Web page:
Did you see that Virginia is looking for a new state song? Did you see that all of the surviving entries tritely trumpet the state's natural beauty -- purple mountain majesties, that sort of thing?

One of the eight finalists will fail to lose, as my old buddy Tom Lyon used to say about such lackluster contests. A bit harsh, Ro-bare? Not at all. The Virginia entries are lackluster to beat the band.

One has the pulse-pounding title of "Virginia." Another is called "Oh, Virginia." Clearly, we aren't dealing with major surges of imagination here.

Or major surges of honesty. How can you glory in Virginia's natural beauty if you can't get to any of it by car because of traffic snarls, or see any of it because of air pollution?

So I started doodling on a pad (always dangerous).

Here is Levey's entry. Yes, it's a little late (only by a year or so). But I say it reflects Virginia the way the Old Dominion truly is.

To the tune of "America The Beautiful" . . .

Virginia Real

O beautiful for Newington,

Where tractor-trailers burst,

For 66, whose HOV

Cannot prevent the worst.


Vir-gin-ee-uh, Vir-gin-ee-uh,

God shed some roads on thee

And crown thy sprawl with big-league ball

To ace out old D.C.!

O beautiful for Dulles lots

Where parking is sheer hell,

But high-tech still expands like fire

We worship AOL.

O history, it's there to see

At Williamsburg you may

Spend 50 bucks to get inside,

Bring credit cards to pay.

The politics are Byzantine,

A state completely cleft.

North almost wins, while Jim Moran's

A sure thing on the left.

A state of 'burbs, strip shopping malls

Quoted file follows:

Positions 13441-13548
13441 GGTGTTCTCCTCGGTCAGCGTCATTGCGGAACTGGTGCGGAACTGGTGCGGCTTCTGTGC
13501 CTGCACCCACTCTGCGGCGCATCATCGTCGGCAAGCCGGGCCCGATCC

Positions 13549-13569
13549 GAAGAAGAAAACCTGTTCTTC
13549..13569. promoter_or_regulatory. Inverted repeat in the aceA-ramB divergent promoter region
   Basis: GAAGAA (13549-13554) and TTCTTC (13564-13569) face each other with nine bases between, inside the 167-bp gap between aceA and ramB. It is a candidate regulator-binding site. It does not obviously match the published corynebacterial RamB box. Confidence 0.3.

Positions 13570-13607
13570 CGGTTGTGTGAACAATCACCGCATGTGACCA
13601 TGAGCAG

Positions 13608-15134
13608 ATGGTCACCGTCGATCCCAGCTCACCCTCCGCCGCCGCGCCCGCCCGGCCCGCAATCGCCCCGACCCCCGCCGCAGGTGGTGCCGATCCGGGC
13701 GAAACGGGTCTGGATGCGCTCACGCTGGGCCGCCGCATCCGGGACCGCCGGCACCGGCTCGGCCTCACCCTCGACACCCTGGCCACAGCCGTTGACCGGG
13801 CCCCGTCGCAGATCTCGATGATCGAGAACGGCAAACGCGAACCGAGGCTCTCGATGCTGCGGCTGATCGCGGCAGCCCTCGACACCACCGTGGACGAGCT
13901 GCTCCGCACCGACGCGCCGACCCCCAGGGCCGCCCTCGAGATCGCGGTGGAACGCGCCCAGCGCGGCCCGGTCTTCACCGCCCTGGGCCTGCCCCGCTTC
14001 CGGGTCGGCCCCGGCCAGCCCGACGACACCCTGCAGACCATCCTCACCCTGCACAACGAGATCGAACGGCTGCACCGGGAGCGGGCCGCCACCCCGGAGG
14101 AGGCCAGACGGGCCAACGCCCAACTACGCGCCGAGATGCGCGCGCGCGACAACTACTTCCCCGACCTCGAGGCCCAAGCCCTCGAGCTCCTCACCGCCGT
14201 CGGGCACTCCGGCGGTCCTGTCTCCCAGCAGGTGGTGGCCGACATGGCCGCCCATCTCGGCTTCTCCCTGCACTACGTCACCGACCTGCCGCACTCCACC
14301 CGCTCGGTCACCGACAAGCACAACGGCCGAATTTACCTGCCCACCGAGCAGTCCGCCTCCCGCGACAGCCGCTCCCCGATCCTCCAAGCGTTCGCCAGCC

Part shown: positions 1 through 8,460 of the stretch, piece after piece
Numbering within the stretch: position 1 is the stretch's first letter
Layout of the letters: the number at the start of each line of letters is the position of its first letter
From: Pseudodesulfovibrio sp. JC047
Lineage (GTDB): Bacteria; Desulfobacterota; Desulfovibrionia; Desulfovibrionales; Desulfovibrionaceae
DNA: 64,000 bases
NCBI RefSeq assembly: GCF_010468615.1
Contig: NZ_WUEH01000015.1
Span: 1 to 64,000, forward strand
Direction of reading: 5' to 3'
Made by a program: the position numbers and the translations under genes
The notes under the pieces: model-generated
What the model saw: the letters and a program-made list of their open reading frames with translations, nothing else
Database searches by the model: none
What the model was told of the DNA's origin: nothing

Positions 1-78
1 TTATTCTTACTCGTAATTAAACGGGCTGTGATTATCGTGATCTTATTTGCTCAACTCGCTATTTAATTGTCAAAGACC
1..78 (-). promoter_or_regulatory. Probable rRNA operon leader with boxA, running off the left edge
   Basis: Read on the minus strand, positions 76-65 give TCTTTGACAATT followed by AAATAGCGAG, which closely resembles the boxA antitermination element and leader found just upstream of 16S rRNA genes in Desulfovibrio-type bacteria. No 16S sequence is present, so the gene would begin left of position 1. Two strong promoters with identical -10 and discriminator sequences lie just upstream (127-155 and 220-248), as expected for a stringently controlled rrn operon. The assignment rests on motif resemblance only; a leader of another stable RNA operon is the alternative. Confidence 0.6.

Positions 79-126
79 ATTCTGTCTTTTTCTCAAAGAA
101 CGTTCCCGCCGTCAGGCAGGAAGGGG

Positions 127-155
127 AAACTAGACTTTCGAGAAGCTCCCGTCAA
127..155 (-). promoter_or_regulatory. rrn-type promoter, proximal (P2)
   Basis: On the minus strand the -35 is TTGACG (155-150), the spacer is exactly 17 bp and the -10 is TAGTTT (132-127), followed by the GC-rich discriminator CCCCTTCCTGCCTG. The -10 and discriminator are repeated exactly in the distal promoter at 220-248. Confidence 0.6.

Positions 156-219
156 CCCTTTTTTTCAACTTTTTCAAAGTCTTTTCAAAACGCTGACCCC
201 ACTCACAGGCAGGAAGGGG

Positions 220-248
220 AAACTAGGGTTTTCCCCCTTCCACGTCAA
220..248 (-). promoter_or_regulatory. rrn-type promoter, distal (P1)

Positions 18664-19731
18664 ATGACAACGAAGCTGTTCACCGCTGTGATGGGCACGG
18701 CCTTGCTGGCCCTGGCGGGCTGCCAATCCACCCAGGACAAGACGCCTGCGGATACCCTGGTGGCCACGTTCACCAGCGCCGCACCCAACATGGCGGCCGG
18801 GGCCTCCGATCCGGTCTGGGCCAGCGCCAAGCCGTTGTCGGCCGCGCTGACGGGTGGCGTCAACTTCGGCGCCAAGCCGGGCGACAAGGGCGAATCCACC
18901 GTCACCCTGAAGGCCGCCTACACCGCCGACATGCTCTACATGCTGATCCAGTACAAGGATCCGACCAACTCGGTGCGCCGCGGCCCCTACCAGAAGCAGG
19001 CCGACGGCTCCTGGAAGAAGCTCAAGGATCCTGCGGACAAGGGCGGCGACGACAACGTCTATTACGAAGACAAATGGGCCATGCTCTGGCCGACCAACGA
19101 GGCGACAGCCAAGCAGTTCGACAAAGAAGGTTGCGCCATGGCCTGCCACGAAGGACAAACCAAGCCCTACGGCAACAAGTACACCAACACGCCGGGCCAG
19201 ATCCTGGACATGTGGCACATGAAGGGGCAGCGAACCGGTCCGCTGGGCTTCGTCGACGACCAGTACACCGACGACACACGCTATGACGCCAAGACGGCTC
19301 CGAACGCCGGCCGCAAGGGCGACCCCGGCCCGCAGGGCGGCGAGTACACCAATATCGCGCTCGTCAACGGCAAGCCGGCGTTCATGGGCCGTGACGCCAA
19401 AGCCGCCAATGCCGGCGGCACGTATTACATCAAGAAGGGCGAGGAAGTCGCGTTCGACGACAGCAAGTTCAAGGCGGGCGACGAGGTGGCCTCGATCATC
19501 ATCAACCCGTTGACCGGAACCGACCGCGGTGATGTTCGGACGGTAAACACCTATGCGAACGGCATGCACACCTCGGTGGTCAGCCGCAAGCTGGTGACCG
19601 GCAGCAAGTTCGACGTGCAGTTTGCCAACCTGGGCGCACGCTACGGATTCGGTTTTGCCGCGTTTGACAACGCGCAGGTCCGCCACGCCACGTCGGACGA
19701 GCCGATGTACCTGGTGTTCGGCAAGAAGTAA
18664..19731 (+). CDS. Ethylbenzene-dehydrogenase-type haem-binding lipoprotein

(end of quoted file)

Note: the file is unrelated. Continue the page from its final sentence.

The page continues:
Where Muzak spews soft rock,

In every one, a Blockbuster

Foot Locker for the jock.

In Charlottesville, dear U-Va.,

The home of study nooks,

But parties are what Wahoos crave,

Budweiser outpolls books.

Oh, say, what makes Virginians tick?

The roadside signs give clue:

"For lovers" says the famous line,

So THAT's what locals do!

So, Old Dominion, fair and dear,

We have one wish for thee:

A heliport at Tyson's II,

Efficient way to flee.

What's that? I didn't win?

Maybe I should have promised a car-tax cut or something . . .


Her name is Janice, and she has homed in on one of the oldest truths about summer camp:

The reversible cry.

"I remember going to Camp West River every summer from the time I was 9 until I was 13," Janice writes. "Although I cried the first two years, I got used to it." In the final two years, "we cried when it was time to come back home."

Reversible crying still happens at camp, Janice. And in the case of the kids we send to camp each summer, it's sometimes a long way from the first cry to the second.

Our campers are from troubled backgrounds. They tend to hide behind a tough front. Many have not had much fun in their lives. Many resist the idea of going off to some strange place in the country.

But if you ever doubt that camp has value for even the toughest-to-reach youngster, stand beside the bus on going-back-home day. You'll hear the tears that Janice remembers.

It isn't that kids are reluctant to go home. It's that kids are reluctant to leave a place that they've come to love.

Janice contributed $25 to our annual Send a Kid to Camp campaign. The money will help us toward our goal of sending 1,000 Washington area kids to Camp Moss Hollow in Markham, Va., this summer. It will buy tears -- in the best sense.

Our goal by July 30: $550,000.

In hand as of July 10: $222,931.89.


Make a check or money order payable to Send a Kid to Camp and mail it to Bob Levey, The Washington Post, Washington, D.C. 20071.


Call Post-Haste at 202-334-9000 on a touch-tone phone. Then punch in K-I-D-S, or 5437, and follow instructions.